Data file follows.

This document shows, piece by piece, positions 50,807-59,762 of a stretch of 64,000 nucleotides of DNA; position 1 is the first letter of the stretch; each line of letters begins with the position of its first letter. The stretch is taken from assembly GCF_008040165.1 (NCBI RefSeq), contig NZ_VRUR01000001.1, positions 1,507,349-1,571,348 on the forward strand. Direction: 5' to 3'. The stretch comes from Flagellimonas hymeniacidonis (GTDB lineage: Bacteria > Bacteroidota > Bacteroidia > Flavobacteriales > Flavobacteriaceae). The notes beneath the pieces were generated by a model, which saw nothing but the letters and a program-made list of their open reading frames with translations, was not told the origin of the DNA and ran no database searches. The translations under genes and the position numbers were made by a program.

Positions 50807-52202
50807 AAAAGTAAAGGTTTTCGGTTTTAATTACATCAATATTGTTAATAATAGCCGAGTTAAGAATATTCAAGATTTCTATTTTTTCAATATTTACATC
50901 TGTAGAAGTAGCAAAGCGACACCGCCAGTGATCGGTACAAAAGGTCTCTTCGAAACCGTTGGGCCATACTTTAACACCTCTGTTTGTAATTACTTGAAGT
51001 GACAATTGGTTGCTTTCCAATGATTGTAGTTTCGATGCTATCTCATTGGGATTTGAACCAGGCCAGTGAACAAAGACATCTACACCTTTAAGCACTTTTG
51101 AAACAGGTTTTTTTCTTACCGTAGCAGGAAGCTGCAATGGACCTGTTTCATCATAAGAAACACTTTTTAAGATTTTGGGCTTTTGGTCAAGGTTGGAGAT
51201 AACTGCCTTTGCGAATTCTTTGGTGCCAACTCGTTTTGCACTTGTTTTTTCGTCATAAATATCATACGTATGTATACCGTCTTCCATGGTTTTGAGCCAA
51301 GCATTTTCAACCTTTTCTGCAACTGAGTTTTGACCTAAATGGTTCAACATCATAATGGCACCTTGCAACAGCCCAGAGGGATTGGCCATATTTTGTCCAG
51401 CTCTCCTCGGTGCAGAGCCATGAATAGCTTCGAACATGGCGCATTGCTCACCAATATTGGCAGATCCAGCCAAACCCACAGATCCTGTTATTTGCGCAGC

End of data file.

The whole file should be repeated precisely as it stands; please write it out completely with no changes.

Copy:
This document shows, piece by piece, positions 50,807-59,762 of a stretch of 64,000 nucleotides of DNA; position 1 is the first letter of the stretch; each line of letters begins with the position of its first letter. The stretch is taken from assembly GCF_008040165.1 (NCBI RefSeq), contig NZ_VRUR01000001.1, positions 1,507,349-1,571,348 on the forward strand. Direction: 5' to 3'. The stretch comes from Flagellimonas hymeniacidonis (GTDB lineage: Bacteria > Bacteroidota > Bacteroidia > Flavobacteriales > Flavobacteriaceae). The notes beneath the pieces were generated by a model, which saw nothing but the letters and a program-made list of their open reading frames with translations, was not told the origin of the DNA and ran no database searches. The translations under genes and the position numbers were made by a program.

Positions 50807-52202
50807 AAAAGTAAAGGTTTTCGGTTTTAATTACATCAATATTGTTAATAATAGCCGAGTTAAGAATATTCAAGATTTCTATTTTTTCAATATTTACATC
50901 TGTAGAAGTAGCAAAGCGACACCGCCAGTGATCGGTACAAAAGGTCTCTTCGAAACCGTTGGGCCATACTTTAACACCTCTGTTTGTAATTACTTGAAGT
51001 GACAATTGGTTGCTTTCCAATGATTGTAGTTTCGATGCTATCTCATTGGGATTTGAACCAGGCCAGTGAACAAAGACATCTACACCTTTAAGCACTTTTG
51101 AAACAGGTTTTTTTCTTACCGTAGCAGGAAGCTGCAATGGACCTGTTTCATCATAAGAAACACTTTTTAAGATTTTGGGCTTTTGGTCAAGGTTGGAGAT
51201 AACTGCCTTTGCGAATTCTTTGGTGCCAACTCGTTTTGCACTTGTTTTTTCGTCATAAATATCATACGTATGTATACCGTCTTCCATGGTTTTGAGCCAA
51301 GCATTTTCAACCTTTTCTGCAACTGAGTTTTGACCTAAATGGTTCAACATCATAATGGCACCTTGCAACAGCCCAGAGGGATTGGCCATATTTTGTCCAG
51401 CTCTCCTCGGTGCAGAGCCATGAATAGCTTCGAACATGGCGCATTGCTCACCAATATTGGCAGATCCAGCCAAACCCACAGATCCTGTTATTTGCGCAGC